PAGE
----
Rufus En Fuego fucked around with this message at 18:25 on Aug 22, 2012

Rufus En Fuego
Oct 19, 2011

HOUSE BARK

"Winter is Potato"

Amykinz posted:

Well, it's way to late to have the dress done properly. I could do it according to the pattern and the first set of changes I made with her fitting, but it was a Vogue pattern and I had to modify the fit quite a bit to have it not look dumpy.

I'd honestly like to do costumes (period or not), fun dresses, and more offbeat style wedding dresses (especially plus sizes), I don't want to do regular wedding dresses. This was gonna be an awesome 50's style dress and I was pretty happy about it. I would LOVE to make dresses for drag queens, that would be too much fun. You can get away with so much more awesome trim and stuff.

Katniss's dress, underneath the details, looks like a strapless, backless princess seamed sheath dress.

Here's one from Butterick

downloadable pattern only

I'd use the pattern for the dress part, then just gather a ton of netting (or whatever the mermaid skirt part is, it's hard to see in the pictures) in cartridge pleats and make the skirt, and the top looks like just a swag of the same fabric with a poofy flower. I wish I could see a bigger picture.

I was looking at that pattern and another similar one on McCall's, but now I'm debating having him get a cheap commercial dress that fits and just doing a red taffeta overlay. That way I can sit back and concentrate on the madness below the knee. All this depends on getting his measurements on time, though...the ones I have from last year are about 30 pounds out of date and apparently a third party is giving me his current ones.

I hate relying on third parties. They always manage to eff things up.

Costume/historical sewing for money is awesome, but generally doesn't pay well, in my experience. Unless the customers are kind of on the hardcore side they generally tend to be tightwads. Drag queens, however, typically have at least a passing knowledge about what it takes to make fantasy looks from having done it themselves more than once, and also seem to have relatively bottomless bank accounts (at least the ones here in Vegas).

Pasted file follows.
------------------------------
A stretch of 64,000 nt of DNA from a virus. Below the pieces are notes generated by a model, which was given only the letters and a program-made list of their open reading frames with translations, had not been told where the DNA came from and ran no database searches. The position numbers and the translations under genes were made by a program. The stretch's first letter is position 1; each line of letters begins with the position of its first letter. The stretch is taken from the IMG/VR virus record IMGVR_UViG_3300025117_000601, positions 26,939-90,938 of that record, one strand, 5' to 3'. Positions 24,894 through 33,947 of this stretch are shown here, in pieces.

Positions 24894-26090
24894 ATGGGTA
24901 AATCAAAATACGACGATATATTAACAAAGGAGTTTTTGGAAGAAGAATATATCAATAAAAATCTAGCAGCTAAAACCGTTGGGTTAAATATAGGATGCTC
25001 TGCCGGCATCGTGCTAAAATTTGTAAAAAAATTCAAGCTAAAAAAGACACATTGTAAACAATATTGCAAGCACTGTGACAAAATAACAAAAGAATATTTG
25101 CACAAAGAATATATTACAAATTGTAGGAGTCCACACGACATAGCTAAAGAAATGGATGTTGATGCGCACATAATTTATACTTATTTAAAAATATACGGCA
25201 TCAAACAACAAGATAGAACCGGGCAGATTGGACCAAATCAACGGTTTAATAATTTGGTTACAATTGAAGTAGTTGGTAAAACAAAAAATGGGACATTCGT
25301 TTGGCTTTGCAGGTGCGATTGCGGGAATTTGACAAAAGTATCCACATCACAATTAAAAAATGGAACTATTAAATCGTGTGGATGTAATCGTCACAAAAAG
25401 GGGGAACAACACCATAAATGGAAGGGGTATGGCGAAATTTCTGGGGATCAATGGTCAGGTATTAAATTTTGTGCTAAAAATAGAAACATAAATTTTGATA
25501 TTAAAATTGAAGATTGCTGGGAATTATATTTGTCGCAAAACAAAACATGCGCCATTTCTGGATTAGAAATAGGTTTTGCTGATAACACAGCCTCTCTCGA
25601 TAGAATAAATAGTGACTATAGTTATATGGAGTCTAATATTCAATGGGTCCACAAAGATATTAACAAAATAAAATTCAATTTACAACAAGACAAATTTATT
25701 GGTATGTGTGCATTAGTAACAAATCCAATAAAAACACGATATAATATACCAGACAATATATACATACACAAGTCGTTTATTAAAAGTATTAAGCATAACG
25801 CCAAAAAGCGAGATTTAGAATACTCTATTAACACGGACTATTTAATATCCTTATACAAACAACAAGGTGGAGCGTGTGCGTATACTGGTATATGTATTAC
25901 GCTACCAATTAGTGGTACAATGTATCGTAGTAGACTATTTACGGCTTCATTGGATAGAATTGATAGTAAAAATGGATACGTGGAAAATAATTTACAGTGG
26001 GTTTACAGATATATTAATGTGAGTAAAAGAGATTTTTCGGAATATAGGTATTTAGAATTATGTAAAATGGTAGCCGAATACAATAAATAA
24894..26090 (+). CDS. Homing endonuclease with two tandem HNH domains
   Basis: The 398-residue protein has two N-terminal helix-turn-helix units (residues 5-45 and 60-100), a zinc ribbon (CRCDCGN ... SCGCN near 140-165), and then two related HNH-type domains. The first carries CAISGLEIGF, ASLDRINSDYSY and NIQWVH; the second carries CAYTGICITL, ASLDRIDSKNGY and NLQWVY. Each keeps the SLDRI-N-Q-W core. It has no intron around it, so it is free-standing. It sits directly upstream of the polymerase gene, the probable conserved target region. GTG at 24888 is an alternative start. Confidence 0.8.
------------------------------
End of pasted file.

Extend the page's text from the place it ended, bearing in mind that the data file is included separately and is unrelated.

Rufus En Fuego
Oct 19, 2011

HOUSE BARK

"Winter is Potato"

Natural cotton batting about " thick. I haven't had to change it in over five years!

Rufus En Fuego
Oct 19, 2011

HOUSE BARK

"Winter is Potato"

I know it's archaic, but doing buttonholes by hand is really satisfying.

http://en.wikipedia.org/wiki/Buttonhole_stitch

Rufus En Fuego
Oct 19, 2011

HOUSE BARK

"Winter is Potato"

I just dropped off my Baby Lock for service and I feel oddly bereft. At least the guy said he could get it back to me tomorrow (instead of the two weeks everywhere else) but I never thought I'd :qq: this hard over letting it out of my sight for a day. I think I'm gonna have to go troll the Halloween fabrics section at JoAnn's for a while.

:qq:

Rufus En Fuego
Oct 19, 2011

HOUSE BARK

"Winter is Potato"

Queen Elizatits posted:

I want to buy a serger but I keep getting overwhelmed with the amount of options out there. Would you recommend the baby lock for someone who only ever sews spandex? Which one do you have if you don't mind me asking?

I'd recommend the Baby Lock to everyone, but if all you're going to do is sew spandex leggings and tank dresses and the like it isn't exactly necessary. Any run of the mill serger will do you just fine, especially since Babys can get really pricey. It's a quality machine, though, and if you have the funds and desire, go for it. You won't regret it.

Edit: I have the Enlighten. Bought it used ages ago.

Rufus En Fuego fucked around with this message at 16:59 on Oct 9, 2012

Rufus En Fuego
Oct 19, 2011

HOUSE BARK

"Winter is Potato"

Amykinz posted: